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Does Counterman Make it Impossible to Prosecute Terrorizing Under Maine’s Current Statute?

Does Counterman Make it Impossible to Prosecute Terrorizing Under Maine’s Current Statute?

Posted by Ed Folsom, December 14, 2023.

Warning:  As the result of a U.S. Supreme Court case from this past June, something is happening in Maine right now that could be downright dangerous. The case is Counterman v. Colorado, decided on June 27. What’s going on in Maine is that Counterman has thrown into serious doubt whether our terrorizing statute is enforceable or is unconstitutional.

Why might that be dangerous?

I previously blogged about Lewiston mass murderer Robert Card, and the fact that he clearly committed the crime of terrorizing well before he engaged in his mass murder spree on October 25, 2023. Terrorizing is grounds for an arrest warrant, which can lead to the setting of bail conditions, which in Card’s circumstances would certainly have included a condition not to possess firearms and a condition requiring submission to searches of his person, residence, and motor vehicles for firearms.

In Card’s case police apparently never pursued a terrorizing charge, there was no arrest warrant, and there were no bail conditions. That is a matter all its own. But if Maine’s terrorizing statute is unconstitutional, that makes it unconstitutional to enforce the statute at all, which means anyone can threaten to shoot up an Army Reserve training center, or a school, or anyplace else at some point, and can’t lawfully be arrested for it. And that is potentially very dangerous.

The Counterman Background.

In Counterman v. Colorado, Billy Counterman was prosecuted under Colorado’s stalking statute. That statute made it a crime to “[r]epeatedly . . . make[ ] any form of communication with another person [in] a manner that would cause a reasonable person to suffer serious emotional distress and does cause that person . . . to suffer serious emotional distress.” The statute did not contain any culpable state of mind element. The State was able to prove a violation of the statute regardless whether the defendant in fact had no idea that the communications would cause a reasonable person to suffer serious emotional distress.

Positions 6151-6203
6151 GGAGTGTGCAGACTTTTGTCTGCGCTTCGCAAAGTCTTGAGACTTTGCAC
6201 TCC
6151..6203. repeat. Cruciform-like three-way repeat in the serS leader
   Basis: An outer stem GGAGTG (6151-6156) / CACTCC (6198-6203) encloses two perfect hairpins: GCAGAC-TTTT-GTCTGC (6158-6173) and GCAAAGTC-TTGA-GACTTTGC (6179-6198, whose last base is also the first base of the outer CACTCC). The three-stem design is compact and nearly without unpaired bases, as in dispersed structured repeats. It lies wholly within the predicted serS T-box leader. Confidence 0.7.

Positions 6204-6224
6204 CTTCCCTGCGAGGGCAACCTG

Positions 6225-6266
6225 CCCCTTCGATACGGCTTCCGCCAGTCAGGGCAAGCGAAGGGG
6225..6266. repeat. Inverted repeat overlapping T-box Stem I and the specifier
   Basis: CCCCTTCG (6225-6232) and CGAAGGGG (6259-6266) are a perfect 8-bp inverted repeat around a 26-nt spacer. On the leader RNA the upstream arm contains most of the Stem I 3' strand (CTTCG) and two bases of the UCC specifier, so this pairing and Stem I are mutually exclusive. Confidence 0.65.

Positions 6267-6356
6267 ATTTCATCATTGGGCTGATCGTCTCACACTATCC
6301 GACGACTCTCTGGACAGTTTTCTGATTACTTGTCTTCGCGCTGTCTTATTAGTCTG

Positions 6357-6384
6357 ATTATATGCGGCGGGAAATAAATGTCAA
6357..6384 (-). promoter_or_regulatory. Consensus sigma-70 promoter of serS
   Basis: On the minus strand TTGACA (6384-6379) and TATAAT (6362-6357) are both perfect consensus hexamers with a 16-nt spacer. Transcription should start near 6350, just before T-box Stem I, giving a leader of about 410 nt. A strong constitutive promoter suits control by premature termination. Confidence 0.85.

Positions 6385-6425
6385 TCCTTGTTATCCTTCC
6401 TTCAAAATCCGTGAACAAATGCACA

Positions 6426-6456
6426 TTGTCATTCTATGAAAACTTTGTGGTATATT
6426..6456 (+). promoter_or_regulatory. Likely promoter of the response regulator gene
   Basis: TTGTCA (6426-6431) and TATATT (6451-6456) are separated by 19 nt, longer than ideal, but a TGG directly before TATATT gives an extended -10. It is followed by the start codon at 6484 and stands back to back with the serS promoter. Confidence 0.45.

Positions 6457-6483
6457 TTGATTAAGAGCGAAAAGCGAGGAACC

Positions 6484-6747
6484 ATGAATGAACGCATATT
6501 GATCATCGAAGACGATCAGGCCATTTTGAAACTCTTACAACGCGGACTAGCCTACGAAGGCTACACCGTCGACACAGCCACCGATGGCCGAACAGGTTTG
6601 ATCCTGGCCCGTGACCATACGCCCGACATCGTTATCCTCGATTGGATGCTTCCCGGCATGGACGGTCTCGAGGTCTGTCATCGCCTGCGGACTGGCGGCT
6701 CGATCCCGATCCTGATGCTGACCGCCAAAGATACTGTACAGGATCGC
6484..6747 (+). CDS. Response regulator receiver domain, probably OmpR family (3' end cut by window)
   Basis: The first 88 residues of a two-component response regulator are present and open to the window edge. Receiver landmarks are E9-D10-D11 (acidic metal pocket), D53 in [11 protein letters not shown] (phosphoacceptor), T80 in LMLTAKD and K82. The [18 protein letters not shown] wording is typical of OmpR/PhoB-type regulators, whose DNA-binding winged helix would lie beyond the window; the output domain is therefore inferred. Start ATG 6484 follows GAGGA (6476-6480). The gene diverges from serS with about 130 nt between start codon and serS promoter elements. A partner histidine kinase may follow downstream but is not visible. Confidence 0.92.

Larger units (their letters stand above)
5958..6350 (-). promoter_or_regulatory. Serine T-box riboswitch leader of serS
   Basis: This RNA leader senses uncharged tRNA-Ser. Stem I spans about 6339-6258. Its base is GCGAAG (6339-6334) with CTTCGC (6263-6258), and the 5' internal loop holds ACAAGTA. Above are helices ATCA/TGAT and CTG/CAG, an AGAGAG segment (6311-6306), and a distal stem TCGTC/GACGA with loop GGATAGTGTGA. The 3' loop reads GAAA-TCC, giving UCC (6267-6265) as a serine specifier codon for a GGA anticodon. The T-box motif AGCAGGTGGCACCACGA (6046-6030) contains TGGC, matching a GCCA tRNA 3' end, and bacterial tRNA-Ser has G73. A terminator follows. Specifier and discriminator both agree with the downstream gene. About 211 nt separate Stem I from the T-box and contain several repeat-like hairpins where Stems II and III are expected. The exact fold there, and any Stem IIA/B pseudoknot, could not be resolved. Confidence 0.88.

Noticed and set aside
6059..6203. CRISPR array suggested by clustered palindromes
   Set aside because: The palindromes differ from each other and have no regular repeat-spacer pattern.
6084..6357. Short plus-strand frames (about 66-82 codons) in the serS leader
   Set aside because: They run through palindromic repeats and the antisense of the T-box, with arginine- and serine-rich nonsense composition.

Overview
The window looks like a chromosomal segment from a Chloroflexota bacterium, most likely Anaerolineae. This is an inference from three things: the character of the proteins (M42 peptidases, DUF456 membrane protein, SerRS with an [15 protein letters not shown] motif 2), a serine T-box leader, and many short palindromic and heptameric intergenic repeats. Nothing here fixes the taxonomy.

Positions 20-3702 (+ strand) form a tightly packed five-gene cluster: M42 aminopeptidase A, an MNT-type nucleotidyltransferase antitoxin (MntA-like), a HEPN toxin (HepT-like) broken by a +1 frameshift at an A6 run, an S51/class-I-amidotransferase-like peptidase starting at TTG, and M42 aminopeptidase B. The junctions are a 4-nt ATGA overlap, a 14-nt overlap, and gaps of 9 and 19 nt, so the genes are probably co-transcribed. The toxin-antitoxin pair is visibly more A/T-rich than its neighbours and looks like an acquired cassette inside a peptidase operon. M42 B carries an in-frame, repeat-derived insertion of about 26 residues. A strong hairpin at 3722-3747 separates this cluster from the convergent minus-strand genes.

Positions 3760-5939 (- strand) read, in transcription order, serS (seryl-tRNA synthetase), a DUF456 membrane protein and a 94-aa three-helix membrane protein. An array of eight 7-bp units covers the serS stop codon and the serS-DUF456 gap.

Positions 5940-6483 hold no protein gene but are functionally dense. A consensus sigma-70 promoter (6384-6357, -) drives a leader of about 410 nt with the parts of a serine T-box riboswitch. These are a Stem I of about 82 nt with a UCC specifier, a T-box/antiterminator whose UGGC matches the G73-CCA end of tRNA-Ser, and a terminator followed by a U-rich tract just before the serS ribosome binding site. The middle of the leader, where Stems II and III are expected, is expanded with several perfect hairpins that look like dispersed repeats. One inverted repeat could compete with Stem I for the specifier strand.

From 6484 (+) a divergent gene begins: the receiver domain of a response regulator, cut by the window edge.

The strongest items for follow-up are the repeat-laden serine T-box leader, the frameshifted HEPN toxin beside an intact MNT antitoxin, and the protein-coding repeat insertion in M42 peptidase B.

Between 2014 and 2016, Counterman sent hundreds of Facebook messages to a female musician whom he did not know. As the messages are described in the Supreme Court’s opinion, none appear to have contained any overt threat. They were just creepy. Some of them indicated that Counterman was following the woman around, watching her. But the State’s prosecution was not based on a theory of surveillance. It was based solely on the contents of the communications and their effect.

Counterman’s lawyer raised first amendment, protected speech concerns. The first amendment protects most speech regardless of its propensity to cause emotional distress. But there are certain categories of speech that are not protected by the first amendment. The category at issue in Counterman is “true threats,” which the Counterman Court describes as “serious expressions conveying that a speaker means to commit an act of unlawful violence.” Jests like “I’m going to kill you if you show up late again” don’t count. But there’s a twist. Supreme Court precedent dictates that whether a communication constitutes a “true threat” is determined solely on the communication’s objective content and surrounding circumstances, regardless of the subjective mindset of the person making it.

The Colorado Courts decided that the State was not constitutionally required to prove that Counterman had any idea of what effect his statements might have on the alleged victim or on a reasonable person. But the U.S. Supreme Court decided otherwise. The Supreme Court was concerned about the potential to “chill” free speech if a State is allowed to prosecute a person for threatening speech without proving the person had any idea the speech might be considered threatening. This might cause people to steer a wide berth around anything that might remotely be taken as threatening. That would lead to the suppression of speech that does not actually constitute a “true threat” — speech that is in fact protected by the first amendment. To avoid the problem, the Court decided that prosecutions based on alleged “true threats” must establish that the defendant acted “recklessly.” As the Court put it: “The State must show that the defendant consciously disregarded a substantial risk that his communications would be viewed as threatening violence. The State need not prove any more demanding form of subjective intent to threaten another.”